Barnaby and Me
(SPOILERS) A comedy showcasing one of Australia’s greatest national treasures. No, not Paul Hogan: the koala bear. This curiosity came from a writer and a director with long Hollywood careers, and was one of six pictures made by Transatlantic Enterprises and ABC with a view to expanding their international markets. Following the example set by the UK, this formula involved transplanting American stars to local productions, hence one Sid Caesar appearing opposite Barnaby. Let’s face it, though, the real star of Barnaby and Me is Daws Butler.
Barnaby: Careful. I am an endangered species!
Butler being Hanna-Barbera’s go-to voice artist for, amongst others, Yogi Bear, Scooby-Dum, Quick Draw McGraw, Undercover Elephant and Huckleberry Hound. And Barnaby – “Gosh, I’m a cute little fellow, ain’t I?” – is disarmingly irreverent throughout the movie. Meaning that, while this is absolutely a kids’ movie, it’s often quite a sharp kids’ movie. Barnaby has relatively little “heroic” to do, so much of his involvement consists of cutting to him sitting in a tree offering smart remarks about the story he’s recounting, and most particularly maligning two-bit conman Leo Fisk (Caesar), who is attempting to evade the mob by posing as a zoologist.
Leo Fisk: Hey, you wouldn’t have any hints about how to get down?
Barnaby: Have you considered falling?
Leo – “I’d rather see poison ivy climbing this tree than Leo Fisk” – has inveigled himself into the life of Jennifer (Juliet Mills) – “She’s so sweet, so nice, so lovely, so gullible” – and her daughter Linda (Sally Boyden), who own Barnaby (as to Barnaby’s illegal pet status, they plead to Leo not to report them). Leo’s inevitably always on the make, and ever so keen to investigate a map left by Jennifer’s deceased husband in the belief that it will lead to gold. What it actually leads to is Happy Bars.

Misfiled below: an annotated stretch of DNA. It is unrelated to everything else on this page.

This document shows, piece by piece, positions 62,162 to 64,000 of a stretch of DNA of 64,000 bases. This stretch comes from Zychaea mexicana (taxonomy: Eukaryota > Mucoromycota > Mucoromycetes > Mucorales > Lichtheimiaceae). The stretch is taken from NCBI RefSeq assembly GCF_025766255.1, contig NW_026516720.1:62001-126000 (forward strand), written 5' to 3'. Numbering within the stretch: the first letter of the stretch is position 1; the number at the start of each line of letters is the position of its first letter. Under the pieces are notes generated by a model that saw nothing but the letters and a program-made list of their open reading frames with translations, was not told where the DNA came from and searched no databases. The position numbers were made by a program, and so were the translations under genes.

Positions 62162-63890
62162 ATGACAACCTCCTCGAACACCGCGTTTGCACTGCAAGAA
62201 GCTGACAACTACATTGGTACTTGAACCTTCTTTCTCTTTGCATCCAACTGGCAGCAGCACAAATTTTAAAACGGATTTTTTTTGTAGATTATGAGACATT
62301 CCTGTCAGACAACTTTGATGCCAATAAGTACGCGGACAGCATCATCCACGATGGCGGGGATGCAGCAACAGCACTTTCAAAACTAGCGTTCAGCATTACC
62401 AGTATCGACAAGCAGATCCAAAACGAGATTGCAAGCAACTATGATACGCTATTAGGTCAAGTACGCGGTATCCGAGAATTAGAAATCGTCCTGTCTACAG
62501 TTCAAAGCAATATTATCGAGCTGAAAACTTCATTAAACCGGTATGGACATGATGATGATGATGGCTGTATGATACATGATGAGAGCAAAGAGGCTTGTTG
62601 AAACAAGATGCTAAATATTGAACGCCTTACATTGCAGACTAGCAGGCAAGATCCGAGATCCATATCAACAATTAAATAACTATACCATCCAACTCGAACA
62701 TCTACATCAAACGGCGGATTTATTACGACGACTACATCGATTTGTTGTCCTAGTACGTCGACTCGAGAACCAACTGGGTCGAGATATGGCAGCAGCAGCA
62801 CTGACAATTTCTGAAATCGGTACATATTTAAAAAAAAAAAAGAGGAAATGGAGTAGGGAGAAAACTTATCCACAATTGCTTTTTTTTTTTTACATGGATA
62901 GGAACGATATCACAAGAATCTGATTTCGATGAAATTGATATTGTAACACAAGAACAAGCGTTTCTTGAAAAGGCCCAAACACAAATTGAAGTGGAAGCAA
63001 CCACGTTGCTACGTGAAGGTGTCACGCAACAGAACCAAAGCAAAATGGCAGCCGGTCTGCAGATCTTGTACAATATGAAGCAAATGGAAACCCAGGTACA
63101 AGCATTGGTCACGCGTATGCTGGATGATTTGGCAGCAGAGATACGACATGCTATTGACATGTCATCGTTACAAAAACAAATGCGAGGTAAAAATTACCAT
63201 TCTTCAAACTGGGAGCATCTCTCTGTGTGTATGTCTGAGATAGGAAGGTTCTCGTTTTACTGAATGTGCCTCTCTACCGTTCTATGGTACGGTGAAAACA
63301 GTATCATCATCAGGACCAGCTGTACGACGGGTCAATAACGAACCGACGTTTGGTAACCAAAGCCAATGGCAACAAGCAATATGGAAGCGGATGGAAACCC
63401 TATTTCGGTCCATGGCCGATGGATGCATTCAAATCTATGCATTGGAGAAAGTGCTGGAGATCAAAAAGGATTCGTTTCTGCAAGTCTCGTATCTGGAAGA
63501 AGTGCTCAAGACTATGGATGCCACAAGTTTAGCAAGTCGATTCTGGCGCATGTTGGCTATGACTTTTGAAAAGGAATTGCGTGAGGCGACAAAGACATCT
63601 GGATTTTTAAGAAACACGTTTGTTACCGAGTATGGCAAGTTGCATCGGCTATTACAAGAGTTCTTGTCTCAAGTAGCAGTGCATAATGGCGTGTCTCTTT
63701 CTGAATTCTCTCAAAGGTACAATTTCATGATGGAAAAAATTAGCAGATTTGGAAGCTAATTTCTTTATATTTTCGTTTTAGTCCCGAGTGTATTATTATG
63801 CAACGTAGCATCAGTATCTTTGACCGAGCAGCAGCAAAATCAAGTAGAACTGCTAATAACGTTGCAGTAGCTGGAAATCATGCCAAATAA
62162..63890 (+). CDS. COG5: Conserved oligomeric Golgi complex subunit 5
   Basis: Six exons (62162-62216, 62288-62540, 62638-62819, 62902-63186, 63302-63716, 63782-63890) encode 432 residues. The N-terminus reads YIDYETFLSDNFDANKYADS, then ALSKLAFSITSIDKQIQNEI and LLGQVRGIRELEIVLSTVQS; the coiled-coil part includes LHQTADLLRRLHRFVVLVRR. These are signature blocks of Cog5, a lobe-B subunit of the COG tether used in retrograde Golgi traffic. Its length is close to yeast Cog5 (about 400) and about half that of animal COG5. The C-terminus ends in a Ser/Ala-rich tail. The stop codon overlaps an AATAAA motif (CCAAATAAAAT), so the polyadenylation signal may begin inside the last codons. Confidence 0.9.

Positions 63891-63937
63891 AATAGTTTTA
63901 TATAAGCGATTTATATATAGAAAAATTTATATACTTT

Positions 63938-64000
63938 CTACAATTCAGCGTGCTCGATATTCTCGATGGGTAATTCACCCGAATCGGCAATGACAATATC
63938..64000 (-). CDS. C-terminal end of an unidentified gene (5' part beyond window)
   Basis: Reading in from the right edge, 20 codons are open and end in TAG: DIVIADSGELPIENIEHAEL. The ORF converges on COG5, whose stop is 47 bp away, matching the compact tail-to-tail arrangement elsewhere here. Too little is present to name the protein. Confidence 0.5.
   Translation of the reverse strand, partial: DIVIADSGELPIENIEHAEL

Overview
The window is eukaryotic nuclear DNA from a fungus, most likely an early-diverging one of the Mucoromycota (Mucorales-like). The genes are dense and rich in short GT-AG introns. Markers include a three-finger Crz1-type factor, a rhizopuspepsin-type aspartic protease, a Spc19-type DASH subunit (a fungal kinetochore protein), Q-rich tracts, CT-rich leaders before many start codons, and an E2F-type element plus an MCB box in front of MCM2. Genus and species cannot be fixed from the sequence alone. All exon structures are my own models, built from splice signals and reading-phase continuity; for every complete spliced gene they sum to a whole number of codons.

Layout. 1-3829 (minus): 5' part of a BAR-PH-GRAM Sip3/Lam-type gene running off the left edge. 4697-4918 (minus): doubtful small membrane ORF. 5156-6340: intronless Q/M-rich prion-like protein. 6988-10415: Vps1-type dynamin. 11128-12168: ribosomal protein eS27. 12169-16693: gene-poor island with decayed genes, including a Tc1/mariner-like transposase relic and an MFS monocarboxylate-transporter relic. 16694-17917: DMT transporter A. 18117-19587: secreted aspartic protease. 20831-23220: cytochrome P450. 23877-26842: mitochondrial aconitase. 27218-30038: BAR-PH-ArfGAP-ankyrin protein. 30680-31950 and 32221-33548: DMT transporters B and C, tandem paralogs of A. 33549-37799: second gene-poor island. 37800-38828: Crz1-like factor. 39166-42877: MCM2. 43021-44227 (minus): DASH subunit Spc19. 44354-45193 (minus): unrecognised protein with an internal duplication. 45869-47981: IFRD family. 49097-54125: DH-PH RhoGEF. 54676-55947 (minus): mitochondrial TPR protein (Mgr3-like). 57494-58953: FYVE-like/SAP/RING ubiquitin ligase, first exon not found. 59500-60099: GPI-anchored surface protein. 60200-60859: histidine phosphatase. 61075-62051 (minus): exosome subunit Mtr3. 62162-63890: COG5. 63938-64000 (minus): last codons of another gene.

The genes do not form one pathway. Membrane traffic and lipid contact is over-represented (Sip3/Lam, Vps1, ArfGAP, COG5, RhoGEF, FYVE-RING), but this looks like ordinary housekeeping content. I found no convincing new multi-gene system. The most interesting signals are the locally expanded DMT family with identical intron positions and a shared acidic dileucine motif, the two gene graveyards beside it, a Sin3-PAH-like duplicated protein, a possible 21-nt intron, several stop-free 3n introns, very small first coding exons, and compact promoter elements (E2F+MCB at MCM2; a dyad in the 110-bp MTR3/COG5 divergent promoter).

Leo Fisk: Delicious. Nutritious. Makes people feel terribly euphoric.
Yes, the Happy Bar can be found in a lost valley replete with stereotypical native tribe (who worship the koala). It is green and “made out of some sort of eucalyptus leaves”. Uh-huh. Those who consume it report “I never felt so good in my whole life”. Uh-huh. “Like I loved the whole world, and the whole world loved me back.” Uhhhh-huh. Budding Happy Bar eaters would have to wait another decade for a widely available product that would induce similar feelings of euphoria, but the trail arguably starts here, with Barnaby.